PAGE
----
It’s a romantic idea: a hot spring, secluded and private in the mountains. There’s no one around, just you and the beautiful mountain views, all yours to take in while you soak in warm water and fresh mountain air.
It turns out, such a place exists.
Earlier this year, we made a commitment to make the most of our weekends this summer. Things have been busy around the Logee-Lemmer household. Between school, planning markets, and then the everyday stuff like working, we haven’t had a lot of time to just enjoy life. It’s not that these things aren’t fun or fulfilling, but downtime has been a low priority.
The journey to get to the Wild Horse Warm Springs began with an old logging road outside of Fort Steele, about an hour from Fernie, BC. A mess of potholes, boulders, and washed-out gravel, the 20 kilometre road takes about two hours to drive. As we moved slowly along the road, we met a couple of men clearing fallen trees. They took one look at our beloved Pontiac Vibe, they smiled and said, “You’ll never make it on this road in that thing.”
I’m sure if they’d seen how far we got, they would have thought twice about knocking our sturdy little car, but sure enough, we did have to walk the last third of the journey. The hike in to the spring was a little twisty, we struggled to find a real path and just sort of felt our way through brush and meadow until we reached a beautiful clearing, filled with tiny streams.
It was like a fairy garden. Summer blooms mixed with rich grasses and little streams coalesced into bigger ones. As I crouched to take photo after photo of the beauty, Stephen forged on ahead and after a few minutes I heard a triumphant, “I found it!”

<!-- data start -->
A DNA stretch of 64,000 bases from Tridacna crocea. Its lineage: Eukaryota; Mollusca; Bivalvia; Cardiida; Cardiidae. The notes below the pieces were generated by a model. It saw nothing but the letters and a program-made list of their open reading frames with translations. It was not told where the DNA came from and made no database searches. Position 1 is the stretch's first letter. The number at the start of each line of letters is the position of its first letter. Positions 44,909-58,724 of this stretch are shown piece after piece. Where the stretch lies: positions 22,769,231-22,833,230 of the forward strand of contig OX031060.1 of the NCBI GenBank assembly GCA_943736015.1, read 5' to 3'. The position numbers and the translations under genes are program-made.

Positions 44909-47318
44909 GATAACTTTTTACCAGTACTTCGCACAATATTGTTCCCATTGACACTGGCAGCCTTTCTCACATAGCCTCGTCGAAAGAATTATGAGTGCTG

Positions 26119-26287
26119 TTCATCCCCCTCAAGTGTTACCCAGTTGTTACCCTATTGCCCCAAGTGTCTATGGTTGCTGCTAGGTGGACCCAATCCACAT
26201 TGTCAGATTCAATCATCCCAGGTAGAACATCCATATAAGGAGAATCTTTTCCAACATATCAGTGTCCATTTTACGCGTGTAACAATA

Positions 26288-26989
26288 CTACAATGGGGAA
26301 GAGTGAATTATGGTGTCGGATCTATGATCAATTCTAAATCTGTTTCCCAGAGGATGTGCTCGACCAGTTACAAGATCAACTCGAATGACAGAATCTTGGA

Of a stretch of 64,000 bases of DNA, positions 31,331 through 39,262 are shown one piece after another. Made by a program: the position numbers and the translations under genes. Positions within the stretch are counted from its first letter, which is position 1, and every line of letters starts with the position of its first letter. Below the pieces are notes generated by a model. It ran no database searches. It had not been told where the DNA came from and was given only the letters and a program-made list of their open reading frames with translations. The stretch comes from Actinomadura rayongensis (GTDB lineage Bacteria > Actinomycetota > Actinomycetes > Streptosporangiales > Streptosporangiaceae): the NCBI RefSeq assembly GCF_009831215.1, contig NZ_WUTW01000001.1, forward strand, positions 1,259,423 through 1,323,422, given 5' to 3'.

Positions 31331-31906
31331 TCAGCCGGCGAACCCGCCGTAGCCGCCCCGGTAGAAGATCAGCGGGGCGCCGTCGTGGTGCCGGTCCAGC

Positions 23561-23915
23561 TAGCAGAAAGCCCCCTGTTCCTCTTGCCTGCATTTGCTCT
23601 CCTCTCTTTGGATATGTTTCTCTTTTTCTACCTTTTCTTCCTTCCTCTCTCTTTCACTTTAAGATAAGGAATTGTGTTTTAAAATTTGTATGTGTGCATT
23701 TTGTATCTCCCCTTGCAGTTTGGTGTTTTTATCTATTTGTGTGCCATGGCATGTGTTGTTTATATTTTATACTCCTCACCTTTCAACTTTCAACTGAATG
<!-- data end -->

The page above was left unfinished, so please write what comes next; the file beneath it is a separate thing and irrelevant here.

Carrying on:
I followed the sound of his voice, tripping over little rocks and getting water into my shoes until I saw the spring for myself. Bubbles were popping up through the water, a light roll of steam on the surface in the cool air. We stripped down and hopped in, feeling extremely accomplished in having found what we were looking for & lucky that we had the place all to ourselves.
The water was warm, but not hot, the bubbles coming up from the ground made for an excellent foot massage. It was quiet, beautiful, and serene. The Wild Horse spring was one of the big highlights of the summer.
If you’re hoping to find this place yourself, I recommend Hot Springs of Western Canada by Glenn & David Woodsworth. The book is full of great hot springs, and I can’t wait to go find more of these lesser-known springs!